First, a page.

Johnnie Lattner, who died last week, was a revered Newark training advocate with a present for empowering mother and father.
“He made me conscious of father or mother energy,” mentioned Yolanda Johnson, a Newark father or mother and advocate who labored intently with Lattner, “that I've a voice and I’m presupposed to be sitting on the desk.”
On Tuesday, the Newark faculty board issued a proclamation honoring Lattner and his dedication to Newark households. It mentioned that Lattner’s life mirrored his favourite saying: “Let your work communicate for itself.”
“There are individuals who you are feeling like will all the time be round preventing for our college students,” mentioned board member Yambeli Gomez, “and he was a kind of individuals.”
Lattner additionally supported Chalkbeat as a member of our Reader Advisory Board, which gives suggestions on our protection and highlights essential points within the communities we serve.
Initially from North Carolina, Lattner moved to Newark greater than a decade in the past. As soon as there, he devoted his life to preventing for town’s public faculties and demanding that households have a say in choices that have an effect on them.
“Dad and mom and college students ought to drive the college,” Lattner told Chalkbeat earlier this yr. “The problem is that we as a neighborhood haven't taken the time to teach mother and father about simply how highly effective they're.”
For Lattner, the purpose was much less to advocate on behalf of fogeys than to show them the best way to advocate for themselves.
“That was Johnnie’s mission,” Johnson mentioned, coaching mother and father “the best way to set up, the best way to agitate, and the best way to win victories.”
In his drive to prepare mother and father, Lattner co-founded Dad and mom Unified for Native Faculty Training, or PULSE. With that group and the Journey for Justice Alliance, he helped file a civil rights complaint alleging that an overhaul of the Newark faculty district that shuttered greater than a dozen faculties had violated the rights of Black college students and people with disabilities. The complaints prompted a federal investigation that ended when the district agreed to take a number of corrective actions.
Lattner additionally fought for college crossing guards to be rehired. He pushed for “community schools” that present social providers together with teachers. And he ran for a seat on town faculty board. Whereas his bid was unsuccessful, he used his marketing campaign to raise points that matter to the neighborhood.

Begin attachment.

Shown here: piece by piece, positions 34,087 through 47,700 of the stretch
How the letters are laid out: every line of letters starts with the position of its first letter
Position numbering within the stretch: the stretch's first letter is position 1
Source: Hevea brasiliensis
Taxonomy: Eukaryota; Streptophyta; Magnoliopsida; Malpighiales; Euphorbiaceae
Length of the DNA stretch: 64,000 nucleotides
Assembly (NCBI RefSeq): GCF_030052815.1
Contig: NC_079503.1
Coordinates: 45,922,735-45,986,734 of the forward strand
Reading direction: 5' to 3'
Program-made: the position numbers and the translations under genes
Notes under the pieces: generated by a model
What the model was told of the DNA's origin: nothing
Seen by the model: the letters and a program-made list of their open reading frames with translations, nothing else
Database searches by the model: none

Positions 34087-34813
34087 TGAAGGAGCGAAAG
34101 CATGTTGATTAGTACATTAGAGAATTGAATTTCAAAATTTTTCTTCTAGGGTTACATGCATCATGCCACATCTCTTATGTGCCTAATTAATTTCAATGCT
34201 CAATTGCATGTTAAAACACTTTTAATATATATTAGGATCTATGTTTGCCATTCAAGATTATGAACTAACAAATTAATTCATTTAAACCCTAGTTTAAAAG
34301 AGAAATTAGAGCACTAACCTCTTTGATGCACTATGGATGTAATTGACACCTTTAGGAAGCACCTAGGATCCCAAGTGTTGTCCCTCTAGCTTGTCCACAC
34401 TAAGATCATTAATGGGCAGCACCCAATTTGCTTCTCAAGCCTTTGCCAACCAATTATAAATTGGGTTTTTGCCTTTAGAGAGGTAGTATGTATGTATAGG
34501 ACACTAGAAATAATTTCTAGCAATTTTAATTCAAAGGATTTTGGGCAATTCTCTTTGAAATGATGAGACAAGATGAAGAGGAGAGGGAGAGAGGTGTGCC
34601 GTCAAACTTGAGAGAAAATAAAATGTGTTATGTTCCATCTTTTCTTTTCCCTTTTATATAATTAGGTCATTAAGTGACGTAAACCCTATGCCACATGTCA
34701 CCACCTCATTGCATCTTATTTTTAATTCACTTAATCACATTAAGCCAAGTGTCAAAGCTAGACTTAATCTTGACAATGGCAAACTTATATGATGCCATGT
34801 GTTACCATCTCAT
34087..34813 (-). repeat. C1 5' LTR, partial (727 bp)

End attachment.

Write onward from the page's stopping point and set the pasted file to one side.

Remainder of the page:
“I can’t think about training advocacy in Newark with out Johnnie,” mentioned Kaleena Berryman, government director of the Abbott Management Institute, which gives advocacy coaching to Newark mother and father and college students. “His voice [was] all the time reminding us to maintain it concerning the kids.”
Lattner joined the lengthy, community-led campaign to finish the state takeover of Newark faculties. Even after town’s elected faculty board regained provisional control of the district in 2018, Lattner continued to demand that Newark households play a task in policymaking.
“He didn’t imagine within the smoke-and-mirrors kind of neighborhood engagement efforts that we frequently encounter from individuals in energy within the Metropolis of Newark,” mentioned Roberto Cabañas, discipline director for NJ Communities United, in an announcement. “Johnnie would name these efforts the ‘phantasm of inclusion,’ and rightfully so.”
A vigil for Lattner shall be held at Four p.m. Wednesday exterior his home at 60 Mount Nice Ave. in Newark. On Thursday, a memorial service shall be held from 2-Four p.m. on the Watson Mortuary Service funeral residence at 26 Gifford Ave. in Jersey Metropolis. Afterwards, a reception will happen from 3:30-6:30 p.m. at Belmont Runyon Group Faculty in Newark.
The New Jersey Kids’s Alliance created a fund to assist Lattner’s household cowl the price of the funeral. You can contribute here.
“Our neighborhood goes to overlook Johnnie deeply,” Cabañas mentioned, however takes consolation in understanding he “joined our ancestors who've fought the great combat within the streets.”